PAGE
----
Friday, April 25, 2014 | 10:52 a.m.
BAGHDAD — At least three explosions, including one by a suicide bomber, struck a campaign rally Friday for a militant Shiite group in Iraq's capital ahead of next week's parliamentary election, killing at least 25 people and wounding 28, authorities said.
The blasts struck as some 10,000 supporters of Asaib Ahl al-Haq gathered at the Industrial Stadium in eastern Baghdad for the rally of the Iranian-backed group. The afternoon event was organized to introduce the group's candidates for Wednesday's vote.
The blasts Friday highlight the sectarian violence that's plagued Iraq nearly three years after U.S. troops left the country, ending an eight-year presence that often served as a buffer between the nation's Shiite majority and its powerful Sunni Arab minority.
Last year, the death toll in the country climbed to its highest levels since the worst of the country's sectarian bloodletting between 2006 and 2008. The United Nations says 8,868 people were killed in 2013, and more than 1,400 people were killed in the first two months of this year alone.
Two Associated Press reporters were at the stadium when the blasts, spread over about 10 minutes, hit the complex. Intense gunfire rang out after the first blast and continued throughout. The source of the gunfire was not known, but it is not uncommon for Iraqi security forces to fire in the air in the aftermath of major terror attacks.
Attendees fled to a nearby building under construction in the stadium complex as female parliamentary candidates screamed and prayed for safety. Others ran out of the stadium in the chaos. Adding to the panic was the appearance overhead of a low-flying small aircraft that dropped election flyers before it hurriedly flew away.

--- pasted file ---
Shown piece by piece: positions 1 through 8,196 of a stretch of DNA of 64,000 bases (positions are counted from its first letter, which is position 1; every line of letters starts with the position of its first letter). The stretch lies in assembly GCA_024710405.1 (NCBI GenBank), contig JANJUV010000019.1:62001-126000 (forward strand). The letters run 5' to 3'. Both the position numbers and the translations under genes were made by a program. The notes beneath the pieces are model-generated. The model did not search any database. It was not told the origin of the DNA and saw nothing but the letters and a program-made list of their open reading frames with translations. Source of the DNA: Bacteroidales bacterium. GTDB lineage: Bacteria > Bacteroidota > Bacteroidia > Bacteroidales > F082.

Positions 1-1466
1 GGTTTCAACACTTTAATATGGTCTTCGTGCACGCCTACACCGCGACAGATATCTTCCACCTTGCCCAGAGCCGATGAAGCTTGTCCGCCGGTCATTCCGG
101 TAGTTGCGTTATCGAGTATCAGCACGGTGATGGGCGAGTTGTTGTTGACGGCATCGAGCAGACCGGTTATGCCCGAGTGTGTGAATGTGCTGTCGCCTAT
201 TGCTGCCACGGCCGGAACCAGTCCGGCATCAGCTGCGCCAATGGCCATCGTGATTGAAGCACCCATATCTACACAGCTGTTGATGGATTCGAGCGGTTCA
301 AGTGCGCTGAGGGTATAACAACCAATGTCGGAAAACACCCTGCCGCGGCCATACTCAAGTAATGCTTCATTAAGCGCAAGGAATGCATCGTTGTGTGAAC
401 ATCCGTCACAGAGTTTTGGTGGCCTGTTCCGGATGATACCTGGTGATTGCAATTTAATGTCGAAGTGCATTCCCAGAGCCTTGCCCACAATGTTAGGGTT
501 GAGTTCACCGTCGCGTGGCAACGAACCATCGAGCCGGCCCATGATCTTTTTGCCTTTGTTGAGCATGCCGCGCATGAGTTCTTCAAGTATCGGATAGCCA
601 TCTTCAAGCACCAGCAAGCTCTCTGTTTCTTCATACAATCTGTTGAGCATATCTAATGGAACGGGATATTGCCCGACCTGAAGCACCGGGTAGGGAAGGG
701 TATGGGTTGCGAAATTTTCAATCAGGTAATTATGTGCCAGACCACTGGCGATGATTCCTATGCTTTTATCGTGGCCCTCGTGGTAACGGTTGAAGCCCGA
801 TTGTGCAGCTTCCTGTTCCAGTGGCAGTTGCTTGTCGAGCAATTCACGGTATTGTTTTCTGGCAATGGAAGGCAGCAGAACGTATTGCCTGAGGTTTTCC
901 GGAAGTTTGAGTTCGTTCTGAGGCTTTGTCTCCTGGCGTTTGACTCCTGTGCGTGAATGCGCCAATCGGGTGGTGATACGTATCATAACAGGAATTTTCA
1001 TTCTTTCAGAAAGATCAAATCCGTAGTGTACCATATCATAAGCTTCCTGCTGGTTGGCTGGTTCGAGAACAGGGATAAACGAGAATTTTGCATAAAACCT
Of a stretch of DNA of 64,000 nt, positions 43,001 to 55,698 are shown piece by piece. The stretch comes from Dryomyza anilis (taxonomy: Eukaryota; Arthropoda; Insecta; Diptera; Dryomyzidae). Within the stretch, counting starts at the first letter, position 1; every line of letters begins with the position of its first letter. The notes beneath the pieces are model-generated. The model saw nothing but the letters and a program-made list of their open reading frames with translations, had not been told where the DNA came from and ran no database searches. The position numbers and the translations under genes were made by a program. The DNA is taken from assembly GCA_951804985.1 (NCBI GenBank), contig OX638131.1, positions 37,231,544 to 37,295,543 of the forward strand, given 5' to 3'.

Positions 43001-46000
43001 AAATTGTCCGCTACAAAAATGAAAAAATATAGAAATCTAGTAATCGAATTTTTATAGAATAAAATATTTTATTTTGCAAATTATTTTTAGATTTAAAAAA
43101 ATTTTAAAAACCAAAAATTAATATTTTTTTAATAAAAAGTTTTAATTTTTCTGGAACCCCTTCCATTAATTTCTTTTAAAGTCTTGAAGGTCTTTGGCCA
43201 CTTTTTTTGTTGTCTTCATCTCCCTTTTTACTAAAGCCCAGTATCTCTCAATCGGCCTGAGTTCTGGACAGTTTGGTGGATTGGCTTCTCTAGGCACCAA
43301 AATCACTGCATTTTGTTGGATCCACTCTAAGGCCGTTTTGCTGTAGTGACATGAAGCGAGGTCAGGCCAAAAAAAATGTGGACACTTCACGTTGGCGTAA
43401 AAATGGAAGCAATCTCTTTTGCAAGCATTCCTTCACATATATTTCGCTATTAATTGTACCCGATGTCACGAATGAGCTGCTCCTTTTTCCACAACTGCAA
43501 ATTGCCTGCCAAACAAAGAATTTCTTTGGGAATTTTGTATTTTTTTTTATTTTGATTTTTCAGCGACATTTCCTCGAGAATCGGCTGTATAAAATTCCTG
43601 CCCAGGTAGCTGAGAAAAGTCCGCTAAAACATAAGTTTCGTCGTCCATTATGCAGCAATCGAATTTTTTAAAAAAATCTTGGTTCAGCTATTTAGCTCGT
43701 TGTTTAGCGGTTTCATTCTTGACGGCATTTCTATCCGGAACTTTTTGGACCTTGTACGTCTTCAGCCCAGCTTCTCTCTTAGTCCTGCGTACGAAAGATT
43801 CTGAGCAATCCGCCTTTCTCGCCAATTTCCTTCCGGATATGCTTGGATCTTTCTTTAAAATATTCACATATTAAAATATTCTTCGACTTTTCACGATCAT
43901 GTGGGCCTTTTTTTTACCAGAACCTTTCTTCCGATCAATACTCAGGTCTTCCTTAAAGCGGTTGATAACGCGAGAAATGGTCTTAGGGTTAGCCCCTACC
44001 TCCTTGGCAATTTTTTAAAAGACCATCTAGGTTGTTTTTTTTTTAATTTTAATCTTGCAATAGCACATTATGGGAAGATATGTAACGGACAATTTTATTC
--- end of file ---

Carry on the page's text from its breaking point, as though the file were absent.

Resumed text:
The first blast struck as men and women in colorful Arab medieval costumes were enacting a short play on the 7th century martyrdom in Karbala, Iraq, of the Shiites' most revered saint, Imam Hussein.
An AP driver said he was thrown back by the first explosion, then a second blast happened. He said guards around him began firing in all directions.
Another witness said he and friends rushed out of the stadium after the first explosion.
"I saw four charred bodies and several wounded people asking for help. There were also several damaged cars. Then, other blasts took place. People were in panic," said the witness, who gave his name as Abu Sajad.
The rally was earlier addressed by Sheik Qais al-Khazali, a young cleric who had spent years in U.S. detention but was released after he was handed over to the Iraqi government. In his speech, he challenged the Sunni militants holding parts of two cities in the mainly Sunni Anbar province.
"We are ready and prepared to defend this nation," al-Khazali said. "Let it be known that Asaib will be the remedy."
Security guards jumped on al-Khazali when the first blast took place and pushed him away from the stadium. However, the group remained defiant after the attack.
"This is a desperate act that will not stop us from moving on and challenging" the Sunni militants, said a senior Ahl al-Haq official, Wahab al-Taie. "They wanted to send us a message and they did, but that will not deter us."
Police and medical officials say the blasts killed at least 25 people and wounded 28. They said the first two blasts were caused by bombs, but the third was the work of a suicide bomber. Several of the wounded were in critical condition, said the officials, who spoke on condition of anonymity as they weren't authorized to release the information.
Followers of Asaib Ahl al-Haq carried out deadly attacks against U.S. troops before their withdrawal from Iraq in 2011 and claimed responsibility for the 2007 kidnapping of a British contractor along with his four guards. The group is backed by Iran and says it is sending fighters to Syria to join forces loyal to President Bashar Assad. The top of the Baghdad stadium's terraces was adorned by images of Asaib Ahl al-Haq fighters killed in the fighting in Syria.
No one immediately claimed responsibility for Friday's attack, though an al-Qaida spin-off group known as the Islamic State of Iraq and the Levant uses similar tactics. The group and other Sunni militants frequently use car bombs and suicide attacks to target public areas and government buildings in their bid to undermine confidence in the Shiite-led government and target Shiite groups.
More than 9,000 candidates are taking part in Wednesday's elections and will vie for 328 seats in parliament. Parts of the Sunni-dominated Anbar province won't take part in the election due the clashes there between security forces and al-Qaida-inspired militants.
Associated Press writer Sameer N. Yacoub contributed to this report.